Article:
Skift Take

The tech giant’s latest tinkering with office policies will likely chip away further at the legacy carriers' traditional corporate travel volumes.

Amazon’s decision to allow corporate employees to work from home may mean diminished business for its large airline partners, experts warn. But as with consultancy PwC’s own permanent move to remote work, it’s likely the tech giant’s corporate travel volumes will be redistributed more than reduced. And that’s good news for regional airlines.

A company of Amazon’s size can’t really implement an unwieldy blanket policy, so it’s giving teams the power to decide how many days will be needed.

“For our corporate roles, instead of specifying that people work a baseline of three days a week in the office, we’re going to leave this decision up to individual teams,” said CEO Andy Jassy in a company blog post on Monday.

But don’t expect a rush to Costa Rica just yet. “At this stage, we want most of our people close enough to their core team that they can easily travel to the office for a meeting within a day’s notice,” Jassy said.

After Effects

Even a slight change in working patterns could impact the airlines in the region. Amazon is the largest employer in the state of Washington, with 80,000 employees. In a ranking of the biggest corporate travel programs in 2019, it spent $500 million on flights in the U.S., not that far behind Deloitte, which spent $583.1 million.

And let’s not forget it saved at least $1 billion in travel and related expenses during 2020, due to coronavirus putting the breaks on business travel. “This had a major impact on Seattle-Tacoma International Airport, hotels, and the two main airlines, Alaska Airlines and Delta Air Lines,” said Mark O’Brien, managing partner of Avenue 5 Consulting.

With new working habits and more virtual meetings, we shouldn’t underestimate another ripple effect.

“Alaska Airlines may need to look at adding new routes to its network if some key locations are identified with higher concentrations of relocated HQ workers,” said Ryan Hohag, director, global air practice at Advito. “However, a more likely scenario is broad fragmented demand which Alaska could address by bolstering its partnership with American Airlines — enhanced benefits, more codeshare routes.”

One beneficiary could be regional airline SkyWest, which has predicted the post-pandemic economy will be tied to the small communities.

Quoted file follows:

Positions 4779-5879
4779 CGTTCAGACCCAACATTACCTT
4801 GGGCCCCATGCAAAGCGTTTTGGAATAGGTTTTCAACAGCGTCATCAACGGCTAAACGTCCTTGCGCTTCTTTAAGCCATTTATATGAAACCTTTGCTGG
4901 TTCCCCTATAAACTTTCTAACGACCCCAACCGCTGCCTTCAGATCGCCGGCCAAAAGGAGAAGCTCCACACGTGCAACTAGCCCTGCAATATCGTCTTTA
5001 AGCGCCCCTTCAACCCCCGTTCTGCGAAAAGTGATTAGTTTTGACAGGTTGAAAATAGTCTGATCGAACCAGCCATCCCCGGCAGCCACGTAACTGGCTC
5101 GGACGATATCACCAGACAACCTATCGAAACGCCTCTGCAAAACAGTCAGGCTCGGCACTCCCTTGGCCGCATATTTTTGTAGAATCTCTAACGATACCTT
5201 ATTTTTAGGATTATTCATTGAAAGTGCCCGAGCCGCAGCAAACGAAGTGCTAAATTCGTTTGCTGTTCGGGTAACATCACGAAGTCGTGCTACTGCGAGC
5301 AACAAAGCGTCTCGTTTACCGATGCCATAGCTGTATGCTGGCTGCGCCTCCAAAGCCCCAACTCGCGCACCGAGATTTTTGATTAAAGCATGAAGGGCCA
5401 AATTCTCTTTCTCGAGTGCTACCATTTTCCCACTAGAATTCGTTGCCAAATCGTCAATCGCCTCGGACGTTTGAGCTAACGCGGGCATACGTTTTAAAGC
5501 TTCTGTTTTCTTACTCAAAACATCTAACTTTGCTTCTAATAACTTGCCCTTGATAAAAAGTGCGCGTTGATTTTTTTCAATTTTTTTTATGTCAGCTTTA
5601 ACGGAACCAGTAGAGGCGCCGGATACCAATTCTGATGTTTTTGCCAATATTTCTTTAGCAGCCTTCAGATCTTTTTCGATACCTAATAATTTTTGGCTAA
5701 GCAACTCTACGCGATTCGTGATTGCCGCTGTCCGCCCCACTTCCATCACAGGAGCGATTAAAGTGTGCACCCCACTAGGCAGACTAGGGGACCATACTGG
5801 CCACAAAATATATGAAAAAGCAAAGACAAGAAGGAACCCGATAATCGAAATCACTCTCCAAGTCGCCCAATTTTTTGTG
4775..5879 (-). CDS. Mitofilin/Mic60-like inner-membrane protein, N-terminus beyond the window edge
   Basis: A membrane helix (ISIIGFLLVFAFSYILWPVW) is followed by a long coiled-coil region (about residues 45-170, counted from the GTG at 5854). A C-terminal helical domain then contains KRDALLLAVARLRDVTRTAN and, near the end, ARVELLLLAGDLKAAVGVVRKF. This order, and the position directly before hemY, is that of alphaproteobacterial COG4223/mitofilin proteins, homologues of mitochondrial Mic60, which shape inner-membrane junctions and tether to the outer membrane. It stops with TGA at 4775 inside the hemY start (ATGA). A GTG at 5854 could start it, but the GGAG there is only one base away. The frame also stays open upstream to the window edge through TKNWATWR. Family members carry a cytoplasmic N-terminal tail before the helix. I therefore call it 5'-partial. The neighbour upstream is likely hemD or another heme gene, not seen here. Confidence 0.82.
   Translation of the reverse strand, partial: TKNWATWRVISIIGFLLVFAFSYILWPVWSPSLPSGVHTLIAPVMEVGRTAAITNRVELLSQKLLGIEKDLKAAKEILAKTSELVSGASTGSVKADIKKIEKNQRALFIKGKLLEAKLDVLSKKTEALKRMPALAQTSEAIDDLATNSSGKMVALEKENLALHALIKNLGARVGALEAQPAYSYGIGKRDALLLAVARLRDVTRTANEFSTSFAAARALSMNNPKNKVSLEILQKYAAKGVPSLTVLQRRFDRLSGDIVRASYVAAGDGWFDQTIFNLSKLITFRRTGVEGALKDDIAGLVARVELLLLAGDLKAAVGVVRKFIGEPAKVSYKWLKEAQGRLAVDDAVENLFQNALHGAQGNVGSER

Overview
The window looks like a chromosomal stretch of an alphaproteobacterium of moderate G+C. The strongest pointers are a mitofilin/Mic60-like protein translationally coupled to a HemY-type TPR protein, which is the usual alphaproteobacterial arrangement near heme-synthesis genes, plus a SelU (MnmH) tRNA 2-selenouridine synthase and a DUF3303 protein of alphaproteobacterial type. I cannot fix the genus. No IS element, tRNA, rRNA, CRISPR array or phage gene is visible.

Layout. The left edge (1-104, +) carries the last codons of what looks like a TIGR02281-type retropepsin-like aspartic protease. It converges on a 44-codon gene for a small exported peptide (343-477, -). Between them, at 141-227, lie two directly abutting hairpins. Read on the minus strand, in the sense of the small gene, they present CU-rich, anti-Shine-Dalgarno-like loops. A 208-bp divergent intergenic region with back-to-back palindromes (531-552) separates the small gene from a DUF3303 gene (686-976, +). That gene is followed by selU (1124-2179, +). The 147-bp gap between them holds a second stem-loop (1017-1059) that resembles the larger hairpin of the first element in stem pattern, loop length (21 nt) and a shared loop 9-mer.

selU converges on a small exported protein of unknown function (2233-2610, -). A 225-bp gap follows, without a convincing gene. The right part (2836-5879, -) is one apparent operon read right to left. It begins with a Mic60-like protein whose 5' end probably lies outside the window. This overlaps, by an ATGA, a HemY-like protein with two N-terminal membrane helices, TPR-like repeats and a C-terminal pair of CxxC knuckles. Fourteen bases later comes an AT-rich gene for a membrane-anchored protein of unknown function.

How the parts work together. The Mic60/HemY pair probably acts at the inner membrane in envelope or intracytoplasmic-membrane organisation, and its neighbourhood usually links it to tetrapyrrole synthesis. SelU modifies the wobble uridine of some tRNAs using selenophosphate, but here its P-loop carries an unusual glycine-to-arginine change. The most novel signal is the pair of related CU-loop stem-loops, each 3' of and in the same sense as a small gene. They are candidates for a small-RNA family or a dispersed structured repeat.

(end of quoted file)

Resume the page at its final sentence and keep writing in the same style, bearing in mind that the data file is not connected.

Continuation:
“Out in the west, there’s a massive exodus out of California,” said Chip Childs, CEO of SkyWest, which operates small jets for Alaska Airlines, Delta Airline, American Airlines and United Airlines.

“It’s going into all the small [and] mid-sized cities. And all of this new market scenario post-pandemic where people want to live and work is going to completely change the dynamics of what regionals can do going forward … Demand for regional aircraft is going to increase,” he added, speaking at the end of September.

Meanwhile, the extra flexibility could simply lead to more urban migration.

“My guess is [employees] may relocate from inner city locations to nearby suburbs or rural areas that are less expensive, but still near the office so a flight won’t be necessary,” said Lisa Lacey, managing consultant at Advito.

At the same time, some might decide to relocate from expensive San Fransisco, Los Angeles or San Diego living areas to Denver, Dallas or Phoenix where the cost of living is less, but they still have access to major airports, she added.

More announcements are likely to follow, and not just from technology firms but other industries too, leading to more regional alliances and a major corporate travel supply chain shake-up.

Airlines reporter Edward Russell contributed to this news story.


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Tags: alaska airlines, amazon, american airlines, coronavirus, coronavirus recovery, corporate travel, corporate travel management, deloitte, delta air lines, remote work, seattle, united airlines, washington dc

Photo credit: Amazon is giving teams the power to decide how many days can be worked remotely. Bryan Angelo / Unsplash

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